We here at Videomaker have always shared a happy symbiotic relationship with the wedding videographers of America.
In many respects, these wedding videographers represent our Readers with a capital “R”. They make video–and they make it for profit. They are the archetypal video pioneers–among the first to use consumer gear for professional work. Through their persistence and ingenuity, they have single-handedly created a profitable niche for themselves where none existed before. Once a novelty, the wedding video now plays an indispensable role in the American wedding–as much a valued tradition as the wedding cake or the bridal bouquet.
At Videomaker we have accompanied wedding videographers on this precedent-setting journey, providing the information they required to learn the craft of videomaking and exploit its profit potential. We did–and continue to do–our best to inspire and enlighten these wedding videographers as they cut their teeth on the lucrative bridal market.
Today, many of our early readers are now masters of the fine art of wedding video. They continue to rely on Videomaker for product information, but often feel—and rightly so–that they should be writing the articles on technique, not reading them. When it comes to making video, these seasoned and successful professionals rely more on their own experience, skill and talent than on Videomaker. That’s as it should be; it proves that we’ve done our job teaching and they’ve done theirs learning.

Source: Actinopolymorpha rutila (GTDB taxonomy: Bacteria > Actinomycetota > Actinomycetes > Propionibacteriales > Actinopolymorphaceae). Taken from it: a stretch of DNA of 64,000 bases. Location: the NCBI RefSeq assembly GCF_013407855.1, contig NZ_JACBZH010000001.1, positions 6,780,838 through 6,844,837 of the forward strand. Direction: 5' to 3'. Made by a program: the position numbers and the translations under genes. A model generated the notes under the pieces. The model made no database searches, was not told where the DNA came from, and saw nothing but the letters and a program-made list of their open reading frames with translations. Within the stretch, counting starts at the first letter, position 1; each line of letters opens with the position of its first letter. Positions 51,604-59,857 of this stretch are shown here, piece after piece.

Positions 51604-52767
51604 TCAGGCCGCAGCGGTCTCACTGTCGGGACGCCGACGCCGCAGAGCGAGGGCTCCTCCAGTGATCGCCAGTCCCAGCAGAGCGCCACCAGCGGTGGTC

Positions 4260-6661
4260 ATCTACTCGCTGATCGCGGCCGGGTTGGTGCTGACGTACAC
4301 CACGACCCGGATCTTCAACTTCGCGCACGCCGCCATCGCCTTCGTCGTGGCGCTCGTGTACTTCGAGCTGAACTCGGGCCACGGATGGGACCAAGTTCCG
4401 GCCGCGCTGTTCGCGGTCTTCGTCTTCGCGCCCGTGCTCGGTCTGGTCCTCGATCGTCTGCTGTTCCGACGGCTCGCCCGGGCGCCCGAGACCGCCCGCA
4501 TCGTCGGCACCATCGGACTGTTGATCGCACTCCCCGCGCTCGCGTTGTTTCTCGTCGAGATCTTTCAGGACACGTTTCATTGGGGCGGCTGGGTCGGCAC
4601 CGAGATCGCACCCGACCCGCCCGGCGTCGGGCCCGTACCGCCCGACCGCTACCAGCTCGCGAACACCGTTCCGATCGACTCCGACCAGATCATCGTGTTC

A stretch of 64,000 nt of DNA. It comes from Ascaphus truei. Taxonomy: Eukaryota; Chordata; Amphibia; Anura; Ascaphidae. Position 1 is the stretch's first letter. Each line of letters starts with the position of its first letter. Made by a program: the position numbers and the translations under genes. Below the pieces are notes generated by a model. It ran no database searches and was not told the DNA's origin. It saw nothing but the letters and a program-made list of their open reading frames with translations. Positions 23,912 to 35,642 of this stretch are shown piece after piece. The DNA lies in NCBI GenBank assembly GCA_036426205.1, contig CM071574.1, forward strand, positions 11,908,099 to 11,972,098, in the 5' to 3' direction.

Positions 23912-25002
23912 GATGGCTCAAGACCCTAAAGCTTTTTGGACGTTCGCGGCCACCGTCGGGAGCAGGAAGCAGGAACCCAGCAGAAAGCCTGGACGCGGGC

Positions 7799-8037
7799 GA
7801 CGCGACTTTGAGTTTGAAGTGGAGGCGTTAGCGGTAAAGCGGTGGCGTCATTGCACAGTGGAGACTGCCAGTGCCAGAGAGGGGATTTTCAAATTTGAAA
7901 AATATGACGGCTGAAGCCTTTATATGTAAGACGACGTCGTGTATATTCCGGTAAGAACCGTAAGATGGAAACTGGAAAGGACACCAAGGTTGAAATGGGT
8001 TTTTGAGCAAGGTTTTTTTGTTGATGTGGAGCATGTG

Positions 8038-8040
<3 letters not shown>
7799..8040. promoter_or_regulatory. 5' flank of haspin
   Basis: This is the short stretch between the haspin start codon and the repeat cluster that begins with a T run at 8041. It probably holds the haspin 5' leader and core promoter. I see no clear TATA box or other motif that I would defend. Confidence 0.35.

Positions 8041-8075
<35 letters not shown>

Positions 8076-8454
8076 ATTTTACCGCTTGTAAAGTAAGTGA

However, some wedding videographers have come to resent our editorial efforts. They see our mission to inform and educate videomakers as a threat to their hard-won success. This resentment is easy to understand; the playing field of wedding videography in the nineties is a crowded one. And there’s no reason to think this crowding will abate any time soon.
Nonetheless, this attitude is short-sighted. In truth, we stand now at the brink of a video revolution. In this country alone there are 80 million VCRs crying for content. Soon, more than 1000 channels will join the chorus. Not to mention the hunger for video in the corporate world as well as the private sector, a hunger guaranteed to grow.
A wealth of new markets and opportunities awaits the resourceful videomakers of America. Wedding videographers have proven nothing if not resourceful. They’ve already conquered the world of wedding video; there’s a whole universe of video worlds out there just waiting to be explored.
Let’s explore these new worlds together; we did it once, and we can do it again. And while we’re at it, let’s embrace the new videomakers on the block. Let’s encourage them and educate them and apprentice them.
After all, we were all beginners once, too.